Like its predecessor and its successor Doom 64, Final Doom for PlayStation features a dark ambient soundtrack by Aubrey Hodges. In addition to reusing most of the songs from the first game, ten additional new tracks were composed by Hodges for this edition.
- In MAP09: Nessus, there is a wall that can be walked through, and behind this wall is a ledge with a revenant on the other side of a drop. This ledge -- which is above the corridor containing the four teleport pads -- holds a megasphere on Ultra-Violence skill level and a supercharge on lower skill levels, as well as a BFG9000 behind a hidden doorway. The doorway is marked as a secret, but because that sector is too thin for the player to actually enter it, the secret is never registered as being found. (This bug also affects the PC version of the level, and causes the intermission screen to be stuck at 0% secrets.)
- In MAP29: The Death Domain, a secret in the south-west corner of the map cannot be reached, as the texture which opens the entrance to this secret is missing.
All other secrets are fully accessible.
Level conversion errors
- The red key in MAP19: Deepest Reaches, used to open an optional arsenal room in the PC level, is useless in this version as that room was removed entirely.
On June 14, 2020, Erick194 of Team GEC finished reverse engineering the port and released the results on Doomworld, following the previous effort of reverse engineering the original PlayStation port.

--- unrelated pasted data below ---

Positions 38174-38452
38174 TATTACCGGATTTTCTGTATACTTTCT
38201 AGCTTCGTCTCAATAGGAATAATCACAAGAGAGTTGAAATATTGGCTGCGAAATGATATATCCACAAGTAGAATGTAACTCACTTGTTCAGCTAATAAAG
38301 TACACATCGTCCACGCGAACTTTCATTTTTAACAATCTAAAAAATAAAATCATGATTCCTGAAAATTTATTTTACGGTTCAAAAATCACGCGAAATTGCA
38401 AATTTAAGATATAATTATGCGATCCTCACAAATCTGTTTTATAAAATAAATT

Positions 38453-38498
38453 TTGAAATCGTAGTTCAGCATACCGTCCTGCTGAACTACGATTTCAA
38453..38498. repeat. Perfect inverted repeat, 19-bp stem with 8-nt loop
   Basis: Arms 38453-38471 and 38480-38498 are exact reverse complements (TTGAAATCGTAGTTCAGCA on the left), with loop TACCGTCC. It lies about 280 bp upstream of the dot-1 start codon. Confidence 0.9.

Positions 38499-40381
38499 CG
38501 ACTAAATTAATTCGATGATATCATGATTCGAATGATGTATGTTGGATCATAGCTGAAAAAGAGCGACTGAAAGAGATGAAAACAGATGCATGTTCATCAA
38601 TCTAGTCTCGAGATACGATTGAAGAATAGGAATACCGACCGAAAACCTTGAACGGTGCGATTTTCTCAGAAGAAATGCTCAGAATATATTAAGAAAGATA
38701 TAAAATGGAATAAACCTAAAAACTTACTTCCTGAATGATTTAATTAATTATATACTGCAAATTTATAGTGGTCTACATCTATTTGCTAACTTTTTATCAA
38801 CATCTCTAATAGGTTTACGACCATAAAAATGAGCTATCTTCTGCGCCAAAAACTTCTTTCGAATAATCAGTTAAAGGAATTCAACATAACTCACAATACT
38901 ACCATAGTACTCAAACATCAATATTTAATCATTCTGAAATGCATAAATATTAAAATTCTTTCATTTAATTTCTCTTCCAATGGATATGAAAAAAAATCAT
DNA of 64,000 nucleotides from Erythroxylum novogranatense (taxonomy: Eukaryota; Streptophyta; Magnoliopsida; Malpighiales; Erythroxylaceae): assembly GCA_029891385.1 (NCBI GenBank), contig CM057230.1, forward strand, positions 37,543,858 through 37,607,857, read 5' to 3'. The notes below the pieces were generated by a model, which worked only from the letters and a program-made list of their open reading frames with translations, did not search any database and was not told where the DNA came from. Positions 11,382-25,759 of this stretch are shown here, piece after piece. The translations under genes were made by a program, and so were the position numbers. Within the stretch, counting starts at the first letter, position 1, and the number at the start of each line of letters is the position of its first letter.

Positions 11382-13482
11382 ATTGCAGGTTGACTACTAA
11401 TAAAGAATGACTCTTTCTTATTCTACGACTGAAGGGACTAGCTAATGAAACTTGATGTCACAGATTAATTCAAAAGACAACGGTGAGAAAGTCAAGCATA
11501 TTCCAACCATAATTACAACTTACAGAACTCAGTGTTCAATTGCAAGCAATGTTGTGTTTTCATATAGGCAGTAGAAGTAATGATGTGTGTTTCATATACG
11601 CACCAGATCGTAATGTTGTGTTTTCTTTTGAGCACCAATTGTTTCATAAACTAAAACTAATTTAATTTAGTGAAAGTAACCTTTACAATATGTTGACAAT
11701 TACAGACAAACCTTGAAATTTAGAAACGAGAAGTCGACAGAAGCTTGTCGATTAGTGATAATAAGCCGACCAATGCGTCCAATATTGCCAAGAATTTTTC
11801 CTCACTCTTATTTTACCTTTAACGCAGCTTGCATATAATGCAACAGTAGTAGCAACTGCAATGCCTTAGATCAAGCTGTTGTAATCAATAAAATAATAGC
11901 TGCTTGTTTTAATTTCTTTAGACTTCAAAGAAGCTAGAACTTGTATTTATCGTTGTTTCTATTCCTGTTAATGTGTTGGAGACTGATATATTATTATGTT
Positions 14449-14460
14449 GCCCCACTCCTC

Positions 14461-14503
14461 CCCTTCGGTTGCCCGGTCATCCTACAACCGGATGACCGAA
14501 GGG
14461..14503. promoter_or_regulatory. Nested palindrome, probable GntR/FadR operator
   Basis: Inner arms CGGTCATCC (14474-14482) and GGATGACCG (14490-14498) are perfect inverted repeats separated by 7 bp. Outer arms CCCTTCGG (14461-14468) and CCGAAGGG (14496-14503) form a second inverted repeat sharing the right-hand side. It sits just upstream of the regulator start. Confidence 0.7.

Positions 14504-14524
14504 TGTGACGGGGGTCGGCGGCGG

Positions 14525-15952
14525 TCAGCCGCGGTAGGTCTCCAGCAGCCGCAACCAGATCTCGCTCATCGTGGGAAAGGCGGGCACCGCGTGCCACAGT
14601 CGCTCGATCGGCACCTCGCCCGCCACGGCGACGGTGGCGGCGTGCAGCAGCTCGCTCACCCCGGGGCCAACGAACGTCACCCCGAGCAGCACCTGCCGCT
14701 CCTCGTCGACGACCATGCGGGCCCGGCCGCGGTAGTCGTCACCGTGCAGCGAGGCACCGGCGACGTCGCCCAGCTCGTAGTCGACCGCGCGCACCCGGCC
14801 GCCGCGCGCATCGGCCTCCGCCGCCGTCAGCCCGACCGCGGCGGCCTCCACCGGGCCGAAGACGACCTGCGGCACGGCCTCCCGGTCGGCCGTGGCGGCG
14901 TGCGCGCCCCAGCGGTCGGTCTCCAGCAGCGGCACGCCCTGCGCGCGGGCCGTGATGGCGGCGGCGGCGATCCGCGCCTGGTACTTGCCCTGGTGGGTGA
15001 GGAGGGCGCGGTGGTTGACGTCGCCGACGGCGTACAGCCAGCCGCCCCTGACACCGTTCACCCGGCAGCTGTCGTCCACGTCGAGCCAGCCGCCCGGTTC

- PlayStation Doom TC, a GZDoom-compatible re-implementation of the game.
- Doom2 Map14 Homage, a rejected Master Levels map by Tom Mustaine which was included in a press release beta version of this game.
- PlayStation Doom: Master Edition, a mod which restores cut levels and adds other official levels that came out since the release of this game.
- PsyDoom, a reversed engineered source port for all PSX Doom releases.
- Erick194 (14 June 2020). . Doomworld. Retrieved 16 July 2020.
|Games in the Doom series|
|Classic Doom|| Doom • Doom II • Final Doom • Doom 64 |
Official ports: 3DO • Acorn RiscOS • Apple Macintosh • Atari Jaguar • Doom Classic Unity port • Game Boy Advance (Doom, Doom II) • iOS • Linux • NEC PC-9801 • NeXTSTEP • OS/2 • Pocket PC • QNX • SGI • Sega 32X • Sega Saturn • Solaris • Sony PlayStation (Doom, Final Doom) • Sony PlayStation 3 • Super NES • Tapwave Zodiac • WebTV Plus • Windows (WinDoom, Doom95) • Xbox • Xbox 360
|Doom 3|| Doom 3 • Doom 3: BFG Edition • Doom 3: VR Edition
Official ports: Doom 3 (2019 version)
Related: id Tech 4
|Doom (2016)|| Doom (2016) • Doom VFR • Doom Eternal|
|Mobile games||Doom RPG • Doom II RPG • Doom Resurrection • Mighty Doom|
|Canceled games||Doom Absolution • Doom 4 1.0|
|Tabletop||Doom: The Boardgame • Doom: The Board Game • Assault on Armaros Station|
|Related: Commercial games • Expanded universe • List of books • List of commercial compilations|
|Williams Entertainment • Midway Games|
|Source code genealogy|
|Based on||Name||Base for|
|Doom for Sony PlayStation||Final Doom for Sony PlayStation||Closed source|